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Remarks at Iftaar Held at the Foreign Press Center

Steven R. Mann, Principal Deputy Assistant Secretary of State for South and Central Asia

Washington, DC
September 27, 2007

MR. DUGUID: (Inaudible) welcoming you. Thank you for sharing this time with us.

We have with us this evening Ambassador Steven Mann who is the Principal Deputy Assistant Secretary of State for South/Central -- South Asian and Central Asian Affairs, and he is going to make a few remarks of welcome for you.

Ambassador?

PRINCIPAL DEPUTY ASSISTANT SECRETARY MANN: Well, thank you very much. Good evening and Ramadan Kareem.

And, I’d like to second and to stress our thanks from us at the Department of State for joining us on this very special occasion. And, Ramadan is an extremely special time. We understand this; and it’s a time for clarity of thought, for individual and personal rededication and renewal.

What I see, speaking personally, what I see is an experience that impresses me greatly in terms of the days of Ramadan being devoted to individual devotion, to rededication, to personal determination, among the persons who observe this month of Ramadan. Again we see, and I see personally, how much it is an opportunity for unity, for community, and it’s something that our missions overseas have come to embrace, to embrace this Iftaar tradition. And now, in the Department of State as well, we’re coming to embrace it as well, as a means of demonstrating the commitment of the United States to cross-cultural understanding but also as a means of showing our respect for one of the world’s great religions.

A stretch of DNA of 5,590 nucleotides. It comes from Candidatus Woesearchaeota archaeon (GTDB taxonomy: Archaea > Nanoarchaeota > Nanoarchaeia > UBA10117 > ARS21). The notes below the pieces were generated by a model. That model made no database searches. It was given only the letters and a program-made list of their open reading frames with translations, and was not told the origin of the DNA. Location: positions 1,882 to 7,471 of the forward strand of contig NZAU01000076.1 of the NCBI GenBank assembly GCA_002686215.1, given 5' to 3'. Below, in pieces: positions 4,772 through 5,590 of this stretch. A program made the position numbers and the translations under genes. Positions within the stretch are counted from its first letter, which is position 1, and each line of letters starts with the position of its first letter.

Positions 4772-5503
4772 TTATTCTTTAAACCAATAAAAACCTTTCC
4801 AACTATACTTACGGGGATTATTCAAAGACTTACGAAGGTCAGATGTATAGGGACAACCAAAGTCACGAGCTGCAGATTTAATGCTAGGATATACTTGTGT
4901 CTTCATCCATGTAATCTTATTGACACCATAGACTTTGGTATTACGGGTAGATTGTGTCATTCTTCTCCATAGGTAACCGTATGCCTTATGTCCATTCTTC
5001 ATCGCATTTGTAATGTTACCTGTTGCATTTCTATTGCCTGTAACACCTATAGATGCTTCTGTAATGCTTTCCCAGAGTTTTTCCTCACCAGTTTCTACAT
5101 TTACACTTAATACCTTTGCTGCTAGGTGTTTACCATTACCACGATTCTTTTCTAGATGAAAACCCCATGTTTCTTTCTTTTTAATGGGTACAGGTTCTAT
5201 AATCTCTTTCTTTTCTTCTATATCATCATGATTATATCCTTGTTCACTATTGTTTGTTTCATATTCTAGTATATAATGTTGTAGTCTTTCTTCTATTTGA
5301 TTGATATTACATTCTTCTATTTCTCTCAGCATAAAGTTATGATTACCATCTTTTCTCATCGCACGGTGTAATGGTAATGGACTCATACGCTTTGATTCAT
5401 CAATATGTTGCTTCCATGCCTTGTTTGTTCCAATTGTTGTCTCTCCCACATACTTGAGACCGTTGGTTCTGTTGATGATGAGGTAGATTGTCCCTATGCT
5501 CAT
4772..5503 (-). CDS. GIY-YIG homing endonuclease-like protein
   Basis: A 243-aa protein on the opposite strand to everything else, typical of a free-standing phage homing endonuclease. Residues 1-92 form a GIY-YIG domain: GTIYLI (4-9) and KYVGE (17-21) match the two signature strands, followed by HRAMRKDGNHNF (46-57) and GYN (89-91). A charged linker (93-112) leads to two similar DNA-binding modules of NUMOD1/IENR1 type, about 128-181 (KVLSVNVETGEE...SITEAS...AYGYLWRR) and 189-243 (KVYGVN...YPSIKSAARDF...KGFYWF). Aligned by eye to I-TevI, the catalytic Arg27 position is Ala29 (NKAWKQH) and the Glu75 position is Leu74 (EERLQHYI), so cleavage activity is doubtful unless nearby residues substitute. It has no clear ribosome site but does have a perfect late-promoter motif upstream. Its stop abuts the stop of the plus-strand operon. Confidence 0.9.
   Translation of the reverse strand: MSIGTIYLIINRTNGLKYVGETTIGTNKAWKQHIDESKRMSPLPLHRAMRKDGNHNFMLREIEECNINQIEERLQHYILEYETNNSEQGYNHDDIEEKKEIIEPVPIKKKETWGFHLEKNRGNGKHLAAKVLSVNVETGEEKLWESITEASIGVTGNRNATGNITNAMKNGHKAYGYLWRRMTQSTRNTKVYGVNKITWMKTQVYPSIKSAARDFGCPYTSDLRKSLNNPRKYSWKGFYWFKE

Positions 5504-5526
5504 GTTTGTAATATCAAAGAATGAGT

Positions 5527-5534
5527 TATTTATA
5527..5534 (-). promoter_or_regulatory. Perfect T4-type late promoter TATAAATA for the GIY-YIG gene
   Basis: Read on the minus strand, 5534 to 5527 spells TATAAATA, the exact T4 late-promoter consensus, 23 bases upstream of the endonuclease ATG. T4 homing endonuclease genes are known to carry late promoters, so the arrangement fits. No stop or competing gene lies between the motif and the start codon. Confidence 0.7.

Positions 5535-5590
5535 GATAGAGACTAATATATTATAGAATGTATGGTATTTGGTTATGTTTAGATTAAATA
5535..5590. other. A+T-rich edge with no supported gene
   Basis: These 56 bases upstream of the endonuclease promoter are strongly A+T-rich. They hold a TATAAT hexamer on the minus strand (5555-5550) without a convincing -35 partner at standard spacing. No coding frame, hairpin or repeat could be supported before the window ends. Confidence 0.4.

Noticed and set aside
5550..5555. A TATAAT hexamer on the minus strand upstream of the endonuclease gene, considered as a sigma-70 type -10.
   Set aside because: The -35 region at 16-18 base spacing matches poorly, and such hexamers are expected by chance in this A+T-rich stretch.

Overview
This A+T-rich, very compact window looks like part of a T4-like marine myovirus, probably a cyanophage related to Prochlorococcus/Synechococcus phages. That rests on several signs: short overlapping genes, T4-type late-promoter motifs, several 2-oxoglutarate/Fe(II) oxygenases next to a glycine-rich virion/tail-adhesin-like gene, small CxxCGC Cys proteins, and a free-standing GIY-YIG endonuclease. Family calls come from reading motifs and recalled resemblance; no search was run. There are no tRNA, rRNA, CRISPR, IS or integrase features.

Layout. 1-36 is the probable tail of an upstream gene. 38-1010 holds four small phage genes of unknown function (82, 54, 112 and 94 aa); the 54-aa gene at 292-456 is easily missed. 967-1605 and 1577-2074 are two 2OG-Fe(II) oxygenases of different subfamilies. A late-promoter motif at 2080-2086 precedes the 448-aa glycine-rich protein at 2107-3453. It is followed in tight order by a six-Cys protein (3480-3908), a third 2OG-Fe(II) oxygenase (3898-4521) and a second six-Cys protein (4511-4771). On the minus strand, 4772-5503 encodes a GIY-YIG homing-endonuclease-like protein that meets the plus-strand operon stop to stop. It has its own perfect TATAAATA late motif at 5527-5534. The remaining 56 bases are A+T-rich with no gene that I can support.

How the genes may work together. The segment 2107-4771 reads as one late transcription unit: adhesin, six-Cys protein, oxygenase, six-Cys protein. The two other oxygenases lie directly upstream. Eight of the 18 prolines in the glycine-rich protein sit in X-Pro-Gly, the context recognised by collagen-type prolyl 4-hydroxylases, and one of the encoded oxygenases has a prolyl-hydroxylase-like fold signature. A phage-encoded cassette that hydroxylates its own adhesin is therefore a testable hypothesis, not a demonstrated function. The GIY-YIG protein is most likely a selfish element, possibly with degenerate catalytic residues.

We are very gratified that we can all be here together tonight. We understand that in Ramadan this is an occasion that is celebrated communally. It’s celebrated together, and Iftaars are the occasion to be with the people, people you are closest to -- with family, with friends, community; and that underscores, again, how honored we are that you have accepted our invitation to come here together for an Iftaar.

So, it is a very important moment for us, especially in a time when there is so much, I think, misunderstanding or distortion that we see about religion, about ethnicity, about community being used to individual -- or I should say to political aims. To come together in an occasion like this is a time I think in which we can celebrate the values that all of us hold: the values of charity, the values of tolerance, the values of respect and faith. And it is something again that I find both meaningful on behalf of us in the Department of State, and it’s something that I, as a non-Muslim, nevertheless greatly admire and respect in the observances that I see.

So it is with admiration, it’s with respect, and with thanks that I welcome you here tonight, and again, wish you Ramadan Kareem.



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